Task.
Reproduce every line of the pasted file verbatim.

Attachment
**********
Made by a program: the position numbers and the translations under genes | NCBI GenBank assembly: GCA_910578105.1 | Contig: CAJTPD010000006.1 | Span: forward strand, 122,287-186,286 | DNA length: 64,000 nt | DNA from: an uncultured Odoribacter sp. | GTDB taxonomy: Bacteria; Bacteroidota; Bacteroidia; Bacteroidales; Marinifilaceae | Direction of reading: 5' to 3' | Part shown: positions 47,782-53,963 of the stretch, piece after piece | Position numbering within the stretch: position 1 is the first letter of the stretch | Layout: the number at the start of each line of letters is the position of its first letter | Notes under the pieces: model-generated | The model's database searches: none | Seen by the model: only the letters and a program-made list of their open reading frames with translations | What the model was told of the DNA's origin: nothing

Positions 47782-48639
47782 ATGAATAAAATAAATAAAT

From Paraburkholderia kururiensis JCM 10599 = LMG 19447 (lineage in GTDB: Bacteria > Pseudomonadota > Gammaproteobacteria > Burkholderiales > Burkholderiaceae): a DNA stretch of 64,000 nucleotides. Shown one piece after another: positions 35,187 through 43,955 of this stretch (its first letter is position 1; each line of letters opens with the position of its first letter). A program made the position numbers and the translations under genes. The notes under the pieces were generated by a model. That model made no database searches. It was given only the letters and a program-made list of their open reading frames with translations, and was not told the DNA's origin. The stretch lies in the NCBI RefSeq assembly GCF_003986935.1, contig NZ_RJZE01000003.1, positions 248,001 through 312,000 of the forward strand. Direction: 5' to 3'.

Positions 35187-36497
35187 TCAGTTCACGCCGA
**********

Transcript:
Made by a program: the position numbers and the translations under genes | NCBI GenBank assembly: GCA_910578105.1 | Contig: CAJTPD010000006.1 | Span: forward strand, 122,287-186,286 | DNA length: 64,000 nt | DNA from: an uncultured Odoribacter sp. | GTDB taxonomy: Bacteria; Bacteroidota; Bacteroidia; Bacteroidales; Marinifilaceae | Direction of reading: 5' to 3' | Part shown: positions 47,782-53,963 of the stretch, piece after piece | Position numbering within the stretch: position 1 is the first letter of the stretch | Layout: the number at the start of each line of letters is the position of its first letter | Notes under the pieces: model-generated | The model's database searches: none | Seen by the model: only the letters and a program-made list of their open reading frames with translations | What the model was told of the DNA's origin: nothing

Positions 47782-48639
47782 ATGAATAAAATAAATAAAT

From Paraburkholderia kururiensis JCM 10599 = LMG 19447 (lineage in GTDB: Bacteria > Pseudomonadota > Gammaproteobacteria > Burkholderiales > Burkholderiaceae): a DNA stretch of 64,000 nucleotides. Shown one piece after another: positions 35,187 through 43,955 of this stretch (its first letter is position 1; each line of letters opens with the position of its first letter). A program made the position numbers and the translations under genes. The notes under the pieces were generated by a model. That model made no database searches. It was given only the letters and a program-made list of their open reading frames with translations, and was not told the DNA's origin. The stretch lies in the NCBI RefSeq assembly GCF_003986935.1, contig NZ_RJZE01000003.1, positions 248,001 through 312,000 of the forward strand. Direction: 5' to 3'.

Positions 35187-36497
35187 TCAGTTCACGCCGA